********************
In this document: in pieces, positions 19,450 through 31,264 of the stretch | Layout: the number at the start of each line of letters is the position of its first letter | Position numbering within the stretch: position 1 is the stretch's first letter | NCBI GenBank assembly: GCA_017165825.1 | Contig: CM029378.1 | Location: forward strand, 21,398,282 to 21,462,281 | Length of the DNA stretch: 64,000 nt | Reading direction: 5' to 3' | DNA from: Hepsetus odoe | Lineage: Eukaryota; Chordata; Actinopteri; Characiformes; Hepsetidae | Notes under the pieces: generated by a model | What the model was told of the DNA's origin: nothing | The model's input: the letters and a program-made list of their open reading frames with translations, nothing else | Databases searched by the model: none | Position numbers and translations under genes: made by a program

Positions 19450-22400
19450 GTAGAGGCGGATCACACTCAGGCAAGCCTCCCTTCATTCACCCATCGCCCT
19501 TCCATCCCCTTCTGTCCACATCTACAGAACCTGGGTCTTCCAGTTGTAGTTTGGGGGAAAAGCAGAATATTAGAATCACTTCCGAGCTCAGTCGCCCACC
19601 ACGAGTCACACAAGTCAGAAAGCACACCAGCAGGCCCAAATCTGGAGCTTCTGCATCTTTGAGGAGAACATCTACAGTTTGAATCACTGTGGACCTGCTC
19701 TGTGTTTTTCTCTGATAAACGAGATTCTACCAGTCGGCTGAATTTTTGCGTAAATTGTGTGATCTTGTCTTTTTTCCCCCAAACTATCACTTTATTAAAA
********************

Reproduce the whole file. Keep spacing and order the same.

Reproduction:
In this document: in pieces, positions 19,450 through 31,264 of the stretch | Layout: the number at the start of each line of letters is the position of its first letter | Position numbering within the stretch: position 1 is the stretch's first letter | NCBI GenBank assembly: GCA_017165825.1 | Contig: CM029378.1 | Location: forward strand, 21,398,282 to 21,462,281 | Length of the DNA stretch: 64,000 nt | Reading direction: 5' to 3' | DNA from: Hepsetus odoe | Lineage: Eukaryota; Chordata; Actinopteri; Characiformes; Hepsetidae | Notes under the pieces: generated by a model | What the model was told of the DNA's origin: nothing | The model's input: the letters and a program-made list of their open reading frames with translations, nothing else | Databases searched by the model: none | Position numbers and translations under genes: made by a program

Positions 19450-22400
19450 GTAGAGGCGGATCACACTCAGGCAAGCCTCCCTTCATTCACCCATCGCCCT
19501 TCCATCCCCTTCTGTCCACATCTACAGAACCTGGGTCTTCCAGTTGTAGTTTGGGGGAAAAGCAGAATATTAGAATCACTTCCGAGCTCAGTCGCCCACC
19601 ACGAGTCACACAAGTCAGAAAGCACACCAGCAGGCCCAAATCTGGAGCTTCTGCATCTTTGAGGAGAACATCTACAGTTTGAATCACTGTGGACCTGCTC
19701 TGTGTTTTTCTCTGATAAACGAGATTCTACCAGTCGGCTGAATTTTTGCGTAAATTGTGTGATCTTGTCTTTTTTCCCCCAAACTATCACTTTATTAAAA